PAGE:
Thread: Time Analysis of WPA brute-forcing

1. Stop TALKING ;D Get on Bruteforcing ....you know time is running fast ;D

2. Originally Posted by Reeth
Stop TALKING ;D Get on Bruteforcing ....you know time is running fast ;D
Pyrit's author has posted some new results along with a new version. Here's a back-of-the-envelope calculation to whet your appetite(or make you cry yourself to sleep tonight):

Assume you wish to crack an 8-character password consisting of all lowercase English letters. That means:
26^8 = 208,827,064,576 different passwords.
208.8 Billion * (1 second / 215 keys) * (1 hour / 3600 seconds) * (1 week / 168 hours) = 1605.9 weeks = 30.88 years(!)

If you can crack faster, change the 215 keys to a larger number. As of 10-Jun-2009, pyrit’s author reports a quad-SLI equipped machine running 4 GTX-295 cards will do 84,718 keys per second. That means:
208.8 Billion * (1 second / 84,718 keys) * (1 / 604800) = 4.0756 weeks.

Running a brute force for 4.0756 weeks is within the realm of possibility.

I expect follow-up posts explaining why 8 lowercase letters will probably not be chosen by the typical router admin, but the numbers speak for themselves. My point is that the "low-hanging fruit" of weak WPA passwords just got a bit easier to discover, with time and money.

As always, only run a crack against your own WPA password, collected from your own network, or one you have permission to test. Let's not break any laws folks.

References:
pyrit - Google Code
Pyrit

3. Originally Posted by kidFromBigD
My point is that the "low-hanging fruit" of weak WPA passwords just got a bit easier to discover, with time and money.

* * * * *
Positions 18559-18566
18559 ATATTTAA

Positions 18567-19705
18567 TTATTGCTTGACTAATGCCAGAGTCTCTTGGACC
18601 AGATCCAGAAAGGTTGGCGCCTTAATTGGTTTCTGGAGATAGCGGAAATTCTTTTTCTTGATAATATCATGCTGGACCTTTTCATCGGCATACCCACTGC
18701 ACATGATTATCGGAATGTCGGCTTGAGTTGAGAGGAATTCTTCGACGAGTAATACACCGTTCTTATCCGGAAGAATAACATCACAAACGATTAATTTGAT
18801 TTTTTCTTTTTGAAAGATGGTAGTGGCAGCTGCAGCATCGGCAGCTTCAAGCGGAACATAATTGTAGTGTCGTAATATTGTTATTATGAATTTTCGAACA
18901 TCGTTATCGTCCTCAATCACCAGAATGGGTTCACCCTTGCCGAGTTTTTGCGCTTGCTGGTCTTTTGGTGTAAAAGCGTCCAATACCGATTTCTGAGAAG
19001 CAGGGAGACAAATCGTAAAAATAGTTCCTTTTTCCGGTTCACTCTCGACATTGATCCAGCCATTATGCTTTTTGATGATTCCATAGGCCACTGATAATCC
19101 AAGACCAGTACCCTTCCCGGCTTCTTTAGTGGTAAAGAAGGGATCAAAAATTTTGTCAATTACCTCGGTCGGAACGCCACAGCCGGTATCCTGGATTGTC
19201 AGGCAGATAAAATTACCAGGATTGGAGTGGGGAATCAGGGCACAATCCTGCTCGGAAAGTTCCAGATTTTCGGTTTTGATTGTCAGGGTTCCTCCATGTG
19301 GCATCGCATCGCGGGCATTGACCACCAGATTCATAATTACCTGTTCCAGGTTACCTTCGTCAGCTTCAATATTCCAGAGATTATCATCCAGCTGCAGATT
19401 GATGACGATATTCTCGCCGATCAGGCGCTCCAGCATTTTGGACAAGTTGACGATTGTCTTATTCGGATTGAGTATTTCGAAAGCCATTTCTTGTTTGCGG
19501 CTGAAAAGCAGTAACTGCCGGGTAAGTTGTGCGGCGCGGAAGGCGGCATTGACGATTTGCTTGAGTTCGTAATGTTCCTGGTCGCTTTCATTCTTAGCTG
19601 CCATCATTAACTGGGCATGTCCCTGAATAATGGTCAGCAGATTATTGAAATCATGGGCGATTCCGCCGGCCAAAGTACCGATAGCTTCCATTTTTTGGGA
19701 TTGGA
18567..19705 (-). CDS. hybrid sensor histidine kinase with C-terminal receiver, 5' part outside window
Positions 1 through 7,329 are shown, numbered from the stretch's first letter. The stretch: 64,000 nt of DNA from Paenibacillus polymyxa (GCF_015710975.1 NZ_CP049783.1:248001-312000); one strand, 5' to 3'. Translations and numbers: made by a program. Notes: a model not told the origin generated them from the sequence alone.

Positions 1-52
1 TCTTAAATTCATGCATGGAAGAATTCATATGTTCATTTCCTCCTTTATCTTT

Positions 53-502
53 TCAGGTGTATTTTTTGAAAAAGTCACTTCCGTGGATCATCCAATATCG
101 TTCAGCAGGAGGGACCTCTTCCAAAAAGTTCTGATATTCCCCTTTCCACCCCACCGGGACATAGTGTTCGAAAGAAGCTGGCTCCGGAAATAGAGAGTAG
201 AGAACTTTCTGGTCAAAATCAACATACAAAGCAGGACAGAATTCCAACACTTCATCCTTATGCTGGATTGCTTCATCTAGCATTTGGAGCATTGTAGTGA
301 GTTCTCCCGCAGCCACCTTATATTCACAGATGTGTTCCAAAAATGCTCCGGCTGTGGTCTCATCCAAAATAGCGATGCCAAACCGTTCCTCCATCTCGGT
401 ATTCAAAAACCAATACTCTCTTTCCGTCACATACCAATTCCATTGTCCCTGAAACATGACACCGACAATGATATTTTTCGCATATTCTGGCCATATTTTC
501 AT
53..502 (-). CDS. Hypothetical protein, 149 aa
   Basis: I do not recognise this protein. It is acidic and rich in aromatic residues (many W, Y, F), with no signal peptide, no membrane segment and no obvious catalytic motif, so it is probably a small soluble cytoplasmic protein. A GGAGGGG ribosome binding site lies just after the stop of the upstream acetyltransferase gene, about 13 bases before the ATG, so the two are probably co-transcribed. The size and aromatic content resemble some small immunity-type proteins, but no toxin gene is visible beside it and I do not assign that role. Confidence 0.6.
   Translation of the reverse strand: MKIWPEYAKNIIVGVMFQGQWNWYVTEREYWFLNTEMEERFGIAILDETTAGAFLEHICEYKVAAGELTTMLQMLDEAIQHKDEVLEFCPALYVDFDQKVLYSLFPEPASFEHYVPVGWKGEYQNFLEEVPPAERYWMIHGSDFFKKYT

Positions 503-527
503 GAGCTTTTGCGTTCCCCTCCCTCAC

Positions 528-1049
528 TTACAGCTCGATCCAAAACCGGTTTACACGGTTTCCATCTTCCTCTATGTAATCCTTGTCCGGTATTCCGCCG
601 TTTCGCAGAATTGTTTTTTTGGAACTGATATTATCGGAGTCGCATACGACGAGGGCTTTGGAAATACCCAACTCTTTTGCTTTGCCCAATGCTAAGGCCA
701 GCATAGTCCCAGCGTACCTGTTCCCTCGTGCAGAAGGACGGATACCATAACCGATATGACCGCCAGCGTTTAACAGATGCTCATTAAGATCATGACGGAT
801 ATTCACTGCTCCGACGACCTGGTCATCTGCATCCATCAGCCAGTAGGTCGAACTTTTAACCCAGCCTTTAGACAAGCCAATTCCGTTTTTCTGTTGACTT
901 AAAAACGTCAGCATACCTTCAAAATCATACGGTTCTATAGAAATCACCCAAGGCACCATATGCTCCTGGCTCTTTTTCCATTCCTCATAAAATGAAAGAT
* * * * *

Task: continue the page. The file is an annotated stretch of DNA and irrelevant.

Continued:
Don't forget motivation.

Just because something is possible does not mean anyone has interest in wasting resources (time/money/effort) attacking you.

Motivation (which in this case is highly tied to the data you possess/process) is an important factor when performing a Threat & Risk Assessment of your network and the ways you protect it.

4. WPA vs WPA2

My Security admins keep asking when will we move from WPA to WPA2
Given a password between 20 and 63 random chars
What advantages will WPA-2 PSK bring?

5. Originally Posted by rexnik
My Security admins keep asking when will we move from WPA to WPA2
Given a password between 20 and 63 random chars
What advantages will WPA-2 PSK bring?
Did you read any of this thread??

6. Originally Posted by Barry
Did you read any of this thread??
Yes I have read the thread.

My belief before reading the thread was that provided the key was a reasonably long random "string" then WPA-1 is currently uncrackable.
The thread seems to confirm this although no mention is made (or I missed it) as to whether the calculations are for WPA-1 or WPA-2.

I asked the question because I couldn't reconcile why the sec admins keep pushing for WPA-2 PSK

7. Originally Posted by rexnik
Yes I have read the thread.

My belief before reading the thread was that provided the key was a reasonably long random "string" then WPA-1 is currently uncrackable.
The thread seems to confirm this although no mention is made (or I missed it) as to whether the calculations are for WPA-1 or WPA-2.

I asked the question because I couldn't reconcile why the sec admins keep pushing for WPA-2 PSK
Because it's more secure, wpa2 with a good password is fairly uncrackable. Wpa2 uses better encryption, AES. Wpa2 also has better roaming capability between access points on the same network.

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